The Kia Stonic is well prepared for storing all the nick nacks that come part and parcel with small children.

The glovebox isn’t huge but just big enough to hold the car’s manual and a small bottle of water. The front door pockets are larger and can fit a 1.5-litre bottle as well as a 0.5-litre, each. The rear ones are a tad smaller but still pretty large.

There’s also a deep central cubby, a couple of cupholders up front and a place to put your wallet under the climate controls. Top-spec models also get a USB port for the rear seats and a 12V socket up front as well.

Despite the limited space in the rear seats, the Kia Stonic’s boot is also on the small side – its 352 litres capacity is behind the likes of the Citroen C3 Aircross (520 litres).

Top-spec models come with an adjustable boot that halves the load lip but doesn’t eliminate it and there’s enough space under the cover for a soft bag. What’s better for practicality is the multiple tethering points – there are six in total and a curry hook on the bottom of the parcel shelf.

The rear seats split 60:40 from the boot so you can carry something long and still have space for a passenger in the back. With the seats folded the space increases to 1,155 litres. The floor is almost completely flat making it easier to load bulky items.

What's it like to drive?

A small SUV that’s easy to drive

The Kia Stonic is easy to drive around town and quiet at a cruise but the diesel model sounds grumpy when accelerating heavily. However, the turbo petrol will suit most people

The Kia Stonic feels best navigating tight city streets but it’s also pretty relaxing out on the open road – just don’t expect much excitement

Mat Watson
carwow expert

There is a choice of three engines available for the Kia Stonic – two petrols and a diesel with power ranging from 99-120hp.

Your best bet is the 120hp 1.0-litre three-cylinder petrol that’s quicker and cheaper to run than the 99hp 1.4-litre petrol. It feels nippy around town and can zip in and out of openings in traffic. It also gets pretty close to its advertised fuel economy of 55mpg – expect around 45mpg in the real world. However, load it up with passengers and it soon starts to struggle especially on steep hills.

If you do plan to carry people and/or luggage regularly in the Kia Stonic, the 1.6-litre diesel pulls strong and rarely feels out of puff. It’s also the engine to go for if you do lot’s of motorway miles because, if driven carefully, it can get pretty close to it’s advertised fuel consumption of 67mpg.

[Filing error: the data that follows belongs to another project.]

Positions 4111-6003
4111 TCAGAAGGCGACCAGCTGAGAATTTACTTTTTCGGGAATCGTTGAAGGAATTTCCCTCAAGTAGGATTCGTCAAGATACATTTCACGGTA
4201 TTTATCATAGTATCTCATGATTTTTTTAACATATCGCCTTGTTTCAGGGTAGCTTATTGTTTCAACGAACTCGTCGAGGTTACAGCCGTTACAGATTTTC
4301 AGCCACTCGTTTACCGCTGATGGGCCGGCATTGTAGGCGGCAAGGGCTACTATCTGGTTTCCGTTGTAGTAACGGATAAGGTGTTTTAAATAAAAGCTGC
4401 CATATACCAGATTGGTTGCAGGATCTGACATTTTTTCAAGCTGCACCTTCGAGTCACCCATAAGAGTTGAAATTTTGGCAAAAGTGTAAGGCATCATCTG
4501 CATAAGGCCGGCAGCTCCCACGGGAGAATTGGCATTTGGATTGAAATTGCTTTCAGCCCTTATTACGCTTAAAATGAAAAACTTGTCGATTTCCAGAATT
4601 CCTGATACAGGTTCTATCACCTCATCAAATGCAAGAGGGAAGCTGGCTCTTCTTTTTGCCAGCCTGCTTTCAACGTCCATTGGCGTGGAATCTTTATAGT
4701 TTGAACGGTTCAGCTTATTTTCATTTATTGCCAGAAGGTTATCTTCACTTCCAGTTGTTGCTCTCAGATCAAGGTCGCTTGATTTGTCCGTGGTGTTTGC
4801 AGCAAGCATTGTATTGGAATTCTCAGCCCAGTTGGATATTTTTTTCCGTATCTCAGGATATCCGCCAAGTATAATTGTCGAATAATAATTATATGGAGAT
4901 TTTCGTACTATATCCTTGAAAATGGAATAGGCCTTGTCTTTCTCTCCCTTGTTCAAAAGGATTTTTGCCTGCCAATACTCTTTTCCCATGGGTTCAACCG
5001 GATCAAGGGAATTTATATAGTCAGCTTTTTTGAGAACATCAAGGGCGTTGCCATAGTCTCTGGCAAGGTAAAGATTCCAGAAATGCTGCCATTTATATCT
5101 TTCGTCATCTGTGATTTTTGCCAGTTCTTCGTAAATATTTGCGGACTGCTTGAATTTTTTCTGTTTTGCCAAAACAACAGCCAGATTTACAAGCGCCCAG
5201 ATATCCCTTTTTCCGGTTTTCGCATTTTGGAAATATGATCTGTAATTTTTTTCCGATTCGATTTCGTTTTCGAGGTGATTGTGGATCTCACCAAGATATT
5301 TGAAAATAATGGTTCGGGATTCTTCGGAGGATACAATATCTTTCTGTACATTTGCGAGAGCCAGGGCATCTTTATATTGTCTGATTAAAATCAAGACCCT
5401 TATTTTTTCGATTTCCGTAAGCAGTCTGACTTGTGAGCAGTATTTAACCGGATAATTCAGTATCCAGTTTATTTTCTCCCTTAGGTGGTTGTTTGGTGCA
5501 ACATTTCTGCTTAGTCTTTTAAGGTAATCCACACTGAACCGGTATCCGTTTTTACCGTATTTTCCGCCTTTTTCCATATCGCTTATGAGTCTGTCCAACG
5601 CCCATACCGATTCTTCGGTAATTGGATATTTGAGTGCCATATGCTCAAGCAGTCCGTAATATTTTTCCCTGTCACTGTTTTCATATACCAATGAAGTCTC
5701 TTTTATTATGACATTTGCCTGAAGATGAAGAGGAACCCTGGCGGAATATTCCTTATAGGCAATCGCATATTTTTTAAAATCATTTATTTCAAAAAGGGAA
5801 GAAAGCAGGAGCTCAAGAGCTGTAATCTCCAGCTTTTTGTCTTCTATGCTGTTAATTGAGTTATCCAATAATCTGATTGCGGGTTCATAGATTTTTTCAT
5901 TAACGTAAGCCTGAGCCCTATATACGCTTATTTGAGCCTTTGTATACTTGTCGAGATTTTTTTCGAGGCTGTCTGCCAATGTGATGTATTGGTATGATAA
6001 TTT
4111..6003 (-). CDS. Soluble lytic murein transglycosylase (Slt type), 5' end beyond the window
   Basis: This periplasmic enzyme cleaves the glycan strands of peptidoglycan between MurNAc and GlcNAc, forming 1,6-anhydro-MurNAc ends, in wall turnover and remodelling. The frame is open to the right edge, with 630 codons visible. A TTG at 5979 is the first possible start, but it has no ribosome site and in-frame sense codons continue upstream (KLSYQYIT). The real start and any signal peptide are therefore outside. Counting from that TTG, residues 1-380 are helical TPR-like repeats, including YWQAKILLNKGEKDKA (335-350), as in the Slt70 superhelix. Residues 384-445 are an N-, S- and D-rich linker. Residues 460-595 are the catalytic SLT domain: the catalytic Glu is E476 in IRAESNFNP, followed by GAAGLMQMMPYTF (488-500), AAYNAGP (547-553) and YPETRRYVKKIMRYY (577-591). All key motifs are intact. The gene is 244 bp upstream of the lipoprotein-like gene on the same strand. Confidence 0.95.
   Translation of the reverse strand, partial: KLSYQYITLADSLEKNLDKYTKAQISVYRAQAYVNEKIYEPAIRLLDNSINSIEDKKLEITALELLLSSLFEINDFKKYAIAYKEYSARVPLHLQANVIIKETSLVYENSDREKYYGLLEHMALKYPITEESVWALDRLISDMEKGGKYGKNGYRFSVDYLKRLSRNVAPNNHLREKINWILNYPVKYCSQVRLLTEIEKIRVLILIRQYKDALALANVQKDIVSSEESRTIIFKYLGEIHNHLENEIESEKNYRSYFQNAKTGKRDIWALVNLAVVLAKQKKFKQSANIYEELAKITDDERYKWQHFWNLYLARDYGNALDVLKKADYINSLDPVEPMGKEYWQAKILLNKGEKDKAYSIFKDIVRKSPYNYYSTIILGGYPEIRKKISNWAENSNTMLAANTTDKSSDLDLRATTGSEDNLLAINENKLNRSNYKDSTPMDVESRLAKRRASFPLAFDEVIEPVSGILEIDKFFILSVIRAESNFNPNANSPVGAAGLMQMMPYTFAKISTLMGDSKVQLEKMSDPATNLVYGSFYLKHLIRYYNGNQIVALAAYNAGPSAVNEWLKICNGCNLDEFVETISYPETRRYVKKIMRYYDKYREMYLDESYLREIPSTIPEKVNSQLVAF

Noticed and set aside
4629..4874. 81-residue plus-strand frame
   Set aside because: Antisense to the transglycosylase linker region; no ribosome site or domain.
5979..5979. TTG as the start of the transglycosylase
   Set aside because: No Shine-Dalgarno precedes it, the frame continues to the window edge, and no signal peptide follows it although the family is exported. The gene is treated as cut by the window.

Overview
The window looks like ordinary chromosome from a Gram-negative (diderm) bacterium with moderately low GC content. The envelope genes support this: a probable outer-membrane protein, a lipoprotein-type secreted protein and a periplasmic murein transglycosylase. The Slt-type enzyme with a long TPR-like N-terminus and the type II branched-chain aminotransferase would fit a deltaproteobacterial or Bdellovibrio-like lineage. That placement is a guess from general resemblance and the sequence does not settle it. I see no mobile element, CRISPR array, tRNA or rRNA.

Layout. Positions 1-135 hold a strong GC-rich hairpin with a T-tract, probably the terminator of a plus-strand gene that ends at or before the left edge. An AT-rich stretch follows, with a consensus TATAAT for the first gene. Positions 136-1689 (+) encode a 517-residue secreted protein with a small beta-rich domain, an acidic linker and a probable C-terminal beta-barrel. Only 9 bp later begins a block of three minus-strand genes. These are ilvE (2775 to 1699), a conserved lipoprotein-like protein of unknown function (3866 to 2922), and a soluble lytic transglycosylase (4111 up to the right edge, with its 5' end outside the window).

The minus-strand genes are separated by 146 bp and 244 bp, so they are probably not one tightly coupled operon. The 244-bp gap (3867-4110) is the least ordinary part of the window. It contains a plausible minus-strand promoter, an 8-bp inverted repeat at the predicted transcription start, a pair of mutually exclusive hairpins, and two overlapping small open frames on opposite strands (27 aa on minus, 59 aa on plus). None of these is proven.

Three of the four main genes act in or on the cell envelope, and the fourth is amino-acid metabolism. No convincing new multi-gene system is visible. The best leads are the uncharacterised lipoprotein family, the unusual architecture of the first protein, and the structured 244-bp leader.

The Kia Stonic feels great around town. The raised seating position helps with visibility and standard rear parking sensors make fitting into a tight spot pretty easy. Big mirrors and small blind spots also help with manoeuvring. Top-spec cars also come with a reversing camera that is clear and has guidelines to help squeeze into really tight spaces.

The Kia’s light and progressive clutch means even after hours in traffic your left foot won’t get tired out. But if you simply want an automatic, you’ll have to go for the Hyundai Kona that’s available with a seven-speed twin-clutch automatic.

The Kia Stonic’s light steering is great around town but out on the motorway you need to make a multitude of tiny corrections to keep it going straight, and you also have to deal with some road and (in the diesel) engine noise.

The Kia Stonic is a very relaxing way to travel the countryside, provided you keep your speed to reasonable levels. The suspension soaks up bumps well but there is quite a bit of body lean. Try to pick up the pace and the front loses grip, so it’s best to enjoy the scenery and drive the Stonic at a relaxed pace.

For the most peace of mind choose a 3 or 4 model which get automatic emergency braking as standard. It slams on the brakes hard if it senses an imminent collision. However, the Stonic only scored a pretty poor three stars out of five in its crash tests with Euro NCAP, partly because this feature should be standard across the range these days.


Read about prices & specifications
RRP £16,815 Find new, used & lease car deals